SASOL Opts out of its Iranian joint venture, selling all shares

MOSCOW (MRC) -- South African petrochemicals producer Sasol (Johannesburg) recently sold all of its shares in its Iranian joint venture, Arya Sasol Polymer Company, said Plasteurope.

According to a company media release, the shares, with a book value of ZAR 2.3 bn (EUR 169m) were purchased by Main Street 1095, a South African subsidiary of an Iranian investor. According to's database, Polyglobe, Sasol has a gas-based ethylene production facility in Assaluyeh, located along the Persian Gulf, with a capacity of 1m t/y as well as a downstream polymerisation facility with a capacity of 300,000 t/y of both LDPE and HDPE.

With the 16 August transaction of sales now complete, the South Africans say they now no longer have any investments in Iran. Since the end of 2011, the petrochemical company had constantly leaked plans concerning its intention to divest of its investments in the country, which its Iranian partners denied each time. In the end, the pressure to dissolve its business interests in the Islamic Republic was apparently too much. At the beginning of 2013, the American not-for-profit, high-profile advocacy group, "United Against Nuclear Iran" (UANI, New York) allegedly put mounting pressure on the South African company stating it would have difficulties realising any plans to make a stake in the US shale gas revolution in terms of building any local production facilities. With its Persian exit now official, the road to the US shale gas boom appears to be free of any road blocks.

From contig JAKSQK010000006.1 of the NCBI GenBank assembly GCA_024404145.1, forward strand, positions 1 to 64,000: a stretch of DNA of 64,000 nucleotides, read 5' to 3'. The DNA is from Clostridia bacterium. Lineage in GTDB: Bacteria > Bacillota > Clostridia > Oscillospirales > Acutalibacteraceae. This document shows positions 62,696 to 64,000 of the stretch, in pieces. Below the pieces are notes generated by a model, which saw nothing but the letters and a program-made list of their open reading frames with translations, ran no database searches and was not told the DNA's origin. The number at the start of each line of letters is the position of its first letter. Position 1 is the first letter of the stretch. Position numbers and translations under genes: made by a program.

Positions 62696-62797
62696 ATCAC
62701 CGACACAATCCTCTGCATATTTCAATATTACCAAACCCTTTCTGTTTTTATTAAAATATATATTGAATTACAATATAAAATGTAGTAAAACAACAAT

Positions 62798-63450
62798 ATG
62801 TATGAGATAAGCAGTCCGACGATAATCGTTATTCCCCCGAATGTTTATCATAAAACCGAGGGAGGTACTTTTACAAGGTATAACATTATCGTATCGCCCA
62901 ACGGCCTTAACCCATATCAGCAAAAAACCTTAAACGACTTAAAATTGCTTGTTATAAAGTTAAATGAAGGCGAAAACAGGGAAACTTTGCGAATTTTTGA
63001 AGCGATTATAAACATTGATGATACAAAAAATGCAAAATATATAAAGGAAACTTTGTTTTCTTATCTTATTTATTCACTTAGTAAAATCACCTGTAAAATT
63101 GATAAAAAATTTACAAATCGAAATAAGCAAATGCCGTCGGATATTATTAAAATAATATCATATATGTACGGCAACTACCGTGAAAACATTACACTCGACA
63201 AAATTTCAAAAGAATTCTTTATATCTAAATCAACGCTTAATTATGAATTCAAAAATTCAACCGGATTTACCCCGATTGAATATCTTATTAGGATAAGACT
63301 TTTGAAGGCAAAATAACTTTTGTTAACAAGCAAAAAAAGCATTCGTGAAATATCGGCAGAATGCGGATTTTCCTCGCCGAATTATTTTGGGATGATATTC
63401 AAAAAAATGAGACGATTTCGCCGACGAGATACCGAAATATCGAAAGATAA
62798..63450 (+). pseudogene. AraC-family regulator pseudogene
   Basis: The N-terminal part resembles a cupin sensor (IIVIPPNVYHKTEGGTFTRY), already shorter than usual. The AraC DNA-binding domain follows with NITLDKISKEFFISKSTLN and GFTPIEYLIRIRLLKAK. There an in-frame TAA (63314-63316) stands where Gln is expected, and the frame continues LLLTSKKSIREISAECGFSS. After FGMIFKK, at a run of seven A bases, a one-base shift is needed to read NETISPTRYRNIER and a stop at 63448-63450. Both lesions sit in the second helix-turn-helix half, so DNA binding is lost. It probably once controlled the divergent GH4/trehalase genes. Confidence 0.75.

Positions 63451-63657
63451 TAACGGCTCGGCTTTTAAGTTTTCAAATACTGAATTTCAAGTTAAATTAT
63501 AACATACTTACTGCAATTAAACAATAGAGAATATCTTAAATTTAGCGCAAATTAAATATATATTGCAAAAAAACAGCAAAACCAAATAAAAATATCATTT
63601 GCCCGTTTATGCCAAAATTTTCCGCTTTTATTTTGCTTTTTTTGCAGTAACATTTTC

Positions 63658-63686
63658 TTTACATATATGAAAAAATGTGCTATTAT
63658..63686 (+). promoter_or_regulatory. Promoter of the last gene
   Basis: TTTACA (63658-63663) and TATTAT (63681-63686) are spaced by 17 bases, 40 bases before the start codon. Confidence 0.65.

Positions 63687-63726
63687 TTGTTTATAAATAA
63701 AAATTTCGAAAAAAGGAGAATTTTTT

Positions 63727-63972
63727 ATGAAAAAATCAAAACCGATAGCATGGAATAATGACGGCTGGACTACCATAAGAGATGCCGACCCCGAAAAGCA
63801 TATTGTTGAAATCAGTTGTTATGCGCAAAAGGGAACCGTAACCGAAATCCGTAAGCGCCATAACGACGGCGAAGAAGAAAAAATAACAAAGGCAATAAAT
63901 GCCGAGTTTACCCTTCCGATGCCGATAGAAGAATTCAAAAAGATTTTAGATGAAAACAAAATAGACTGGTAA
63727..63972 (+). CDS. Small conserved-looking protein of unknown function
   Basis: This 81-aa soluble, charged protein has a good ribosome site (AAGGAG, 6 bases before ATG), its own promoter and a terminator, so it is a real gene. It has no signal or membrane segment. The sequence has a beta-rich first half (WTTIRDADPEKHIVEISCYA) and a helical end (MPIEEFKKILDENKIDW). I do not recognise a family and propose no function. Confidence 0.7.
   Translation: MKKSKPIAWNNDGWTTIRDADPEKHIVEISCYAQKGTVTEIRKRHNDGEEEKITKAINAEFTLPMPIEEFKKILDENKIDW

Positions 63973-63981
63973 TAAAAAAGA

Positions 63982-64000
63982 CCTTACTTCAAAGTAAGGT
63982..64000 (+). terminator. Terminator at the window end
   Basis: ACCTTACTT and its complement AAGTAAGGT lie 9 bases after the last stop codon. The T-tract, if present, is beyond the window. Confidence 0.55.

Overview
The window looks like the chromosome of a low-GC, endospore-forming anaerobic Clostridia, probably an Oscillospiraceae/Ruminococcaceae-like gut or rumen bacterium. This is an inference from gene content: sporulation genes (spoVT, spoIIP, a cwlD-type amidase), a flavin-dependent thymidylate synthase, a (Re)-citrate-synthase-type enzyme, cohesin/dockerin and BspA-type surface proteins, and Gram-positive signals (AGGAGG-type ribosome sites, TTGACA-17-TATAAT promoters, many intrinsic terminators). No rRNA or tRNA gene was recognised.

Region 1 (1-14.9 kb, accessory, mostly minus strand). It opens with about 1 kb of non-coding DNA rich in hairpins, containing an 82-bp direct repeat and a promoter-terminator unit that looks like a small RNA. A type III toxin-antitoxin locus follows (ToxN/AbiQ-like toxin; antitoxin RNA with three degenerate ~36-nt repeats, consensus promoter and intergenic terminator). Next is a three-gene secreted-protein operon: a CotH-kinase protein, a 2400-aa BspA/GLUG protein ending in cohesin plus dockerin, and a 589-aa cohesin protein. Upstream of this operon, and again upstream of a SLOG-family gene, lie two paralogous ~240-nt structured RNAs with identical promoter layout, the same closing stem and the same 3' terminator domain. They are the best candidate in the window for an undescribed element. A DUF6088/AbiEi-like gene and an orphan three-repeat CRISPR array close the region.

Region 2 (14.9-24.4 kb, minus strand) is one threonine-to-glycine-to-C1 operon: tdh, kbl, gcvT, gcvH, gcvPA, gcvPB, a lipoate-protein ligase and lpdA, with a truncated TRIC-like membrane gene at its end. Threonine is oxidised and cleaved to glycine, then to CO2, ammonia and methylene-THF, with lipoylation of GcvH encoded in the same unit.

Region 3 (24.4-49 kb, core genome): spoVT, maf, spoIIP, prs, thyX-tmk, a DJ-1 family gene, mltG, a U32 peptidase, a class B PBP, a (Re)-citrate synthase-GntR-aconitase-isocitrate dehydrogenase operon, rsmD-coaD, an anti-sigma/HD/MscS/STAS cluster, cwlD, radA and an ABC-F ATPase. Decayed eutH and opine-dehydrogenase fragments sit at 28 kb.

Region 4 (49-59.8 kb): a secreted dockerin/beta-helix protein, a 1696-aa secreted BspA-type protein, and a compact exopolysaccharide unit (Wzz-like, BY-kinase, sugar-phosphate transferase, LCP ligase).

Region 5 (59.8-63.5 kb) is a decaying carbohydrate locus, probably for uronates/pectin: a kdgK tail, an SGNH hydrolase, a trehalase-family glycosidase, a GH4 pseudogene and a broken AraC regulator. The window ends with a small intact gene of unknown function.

As MRC wrote, French engineering giant Technip has formed an alliance with South African company Sasol covering the latter's future gas-to-liquids projects. The front-end engineering alliance also allows for Technip participation during the execution stage of future GTL projects.

Sasol Limited is an integrated energy and chemical company that began in Sasolburg, South Africa in 1950. It develops and commercialises technologies and builds and operates world-scale facilities to produce a range of product streams including liquid fuels, chemicals.


BP and Reliance make deep-water find

MOSCOW (MRC) -- Indian Reliance Industries and UK supermajor BP have made a deep-water gas condensate discovery in the Cauvery basin, off India's east coast, said Upstreamonline.

The discovery was made in the CYIIID5-S1 well, on Block CY-DWN-2001/2, which was drilled to a total depth of 5731 metres, in a water depth of 1743 metres, to explore Mesozoic-aged reservoirs.

Preliminary evaluation of well data and fluid samples indicated the well intersected a gross hydrocarbon column of 143 meters in the reservoir interval.

A drill stem test was carried out and the well flowed at a rate of 35.2 million cubic feet of gas per day and 413 barrels per day of condensate, on a 20.6 millimetre choke.

The Government of India and India's Directorate General of Hydrocarbons have been notified of the discovery, which has been named D-56.

Mike Daly, BP's vice president of exploration, commented: "Following the discovery on block KG D6 announced in May, it’s another demonstration of the potential of the resource base that we anticipated when BP entered the original transaction with (Reliance) in 2011."

In May BP, Reliance and Niko Resources announced in late May that they had made a “significant gas and condensate discovery” at their Krisha Godavari D6 deep-water block off eastern India.

Spud in March, the KGD6-MJ1 probe was drilled in a water depths of 1024 metres to a total depth of 4509 metres.

It aimed to explore the prospectivity of a Mesozoic Synrift Clastic reservoir lying more than 2000 metres below the already producing reservoirs in the D1-D3 gas fields.

The well hit a gross gas and condensate column of about 155 metres in Mesezoic reservoirs. On a drill stem test, the well – now named discovery D-55 - flowed 30.6 million standard cubic feet per day and liquid rate of 2121 barrels a day with a choke of 36/64".